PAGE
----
Sister Carrie By Theodore Dreiser Chapters 17-19

"Wife here?"

"She couldn't come to-night. She's not well."

"Sorry to hear it — nothing serious, I hope."

"No, just feeling a little ill."

"I remember Mrs. Hurstwood when she was traveling once with you over to St. Joe — " and here the newcomer launched off in a trivial recollection, which was terminated by the arrival of more friends.

"Why, George, how are you?" said another genial West Side politician and lodge member. "My, but I'm glad to see you again; how are things, anyhow?"

"Very well; I see you got that nomination for alderman."

"Yes, we whipped them out over there without much trouble."

"What do you suppose Hennessy will do now?"

"Oh, he'll go back to his brick business. He has a brick-yard, you know."

"I didn't know that," said the manager. "Felt pretty sore, I suppose, over his defeat." "Perhaps," said the other, winking shrewdly.

Some of the more favored of his friends whom he had invited began to roll up in carriages now. They came shuffling in with a great show of finery and much evident feeling of content and importance.

"Here we are," said Hurstwood, turning to one from a group with whom he was talking.

"That's right," returned the newcomer, a gentleman of about forty-five.

"And say," he whispered, jovially, pulling Hurstwood over by the shoulder so that he might whisper in his ear, "if this isn't a good show, I'll punch your head."

"You ought to pay for seeing your old friends. Bother the show!"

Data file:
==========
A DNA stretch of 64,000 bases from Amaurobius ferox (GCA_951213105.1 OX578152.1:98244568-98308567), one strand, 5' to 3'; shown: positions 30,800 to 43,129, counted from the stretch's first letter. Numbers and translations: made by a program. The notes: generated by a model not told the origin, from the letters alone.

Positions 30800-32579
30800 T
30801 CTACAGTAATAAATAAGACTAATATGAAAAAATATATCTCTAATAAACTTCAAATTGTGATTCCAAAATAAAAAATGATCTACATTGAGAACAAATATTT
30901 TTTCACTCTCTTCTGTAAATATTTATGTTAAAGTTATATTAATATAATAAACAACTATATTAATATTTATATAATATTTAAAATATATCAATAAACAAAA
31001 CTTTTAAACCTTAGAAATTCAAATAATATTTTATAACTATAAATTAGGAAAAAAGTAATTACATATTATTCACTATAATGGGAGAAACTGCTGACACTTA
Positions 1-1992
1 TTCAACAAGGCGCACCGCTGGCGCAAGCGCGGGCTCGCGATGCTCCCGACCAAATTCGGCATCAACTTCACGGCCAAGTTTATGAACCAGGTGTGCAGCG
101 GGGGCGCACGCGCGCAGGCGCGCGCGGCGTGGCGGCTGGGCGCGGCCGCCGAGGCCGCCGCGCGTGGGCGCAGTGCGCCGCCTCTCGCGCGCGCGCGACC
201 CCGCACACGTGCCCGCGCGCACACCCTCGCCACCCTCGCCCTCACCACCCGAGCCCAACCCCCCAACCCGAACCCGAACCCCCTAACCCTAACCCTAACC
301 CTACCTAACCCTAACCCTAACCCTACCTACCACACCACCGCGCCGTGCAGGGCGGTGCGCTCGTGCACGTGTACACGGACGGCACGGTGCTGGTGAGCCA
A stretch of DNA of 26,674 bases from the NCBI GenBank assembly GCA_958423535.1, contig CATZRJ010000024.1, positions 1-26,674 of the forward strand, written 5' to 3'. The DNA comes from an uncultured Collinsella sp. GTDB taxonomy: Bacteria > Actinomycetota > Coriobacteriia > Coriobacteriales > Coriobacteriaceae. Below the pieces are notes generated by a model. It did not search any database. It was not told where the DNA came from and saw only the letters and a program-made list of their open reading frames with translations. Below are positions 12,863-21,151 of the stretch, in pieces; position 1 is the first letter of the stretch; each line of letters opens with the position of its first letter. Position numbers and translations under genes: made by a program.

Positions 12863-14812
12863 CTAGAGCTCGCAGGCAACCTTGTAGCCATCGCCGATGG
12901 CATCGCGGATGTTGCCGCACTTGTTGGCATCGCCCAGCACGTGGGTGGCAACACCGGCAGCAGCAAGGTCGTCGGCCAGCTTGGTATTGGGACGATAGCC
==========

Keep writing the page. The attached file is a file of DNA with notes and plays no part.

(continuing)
To another who inquired, "Is it something really good?" the manager replied:

"I don't know. I don't suppose so." Then, lifting his hand graciously, "For the lodge."

"Lots of boys out, eh?"

"Yes, look up Shanahan. He was just asking for you a moment ago."

It was thus that the little theatre resounded to a babble of successful voices, the creak of fine clothes, the commonplace of good-nature, and all largely because of this man's bidding. Look at him any time within the half hour before the curtain was up, he was a member of an eminent group — a rounded company of five or more whose stout figures, large white bosoms, and shining pins bespoke the character of their success. The gentlemen who brought their wives called him out to shake hands. Seats clicked, ushers bowed while he looked blandly on. He was evidently a light among them, reflecting in his personality the ambitions of those who greeted him. He was acknowledged, fawned upon, in a way lionized. Through it all one could see the standing of the man. It was greatness in a way, small as it was.

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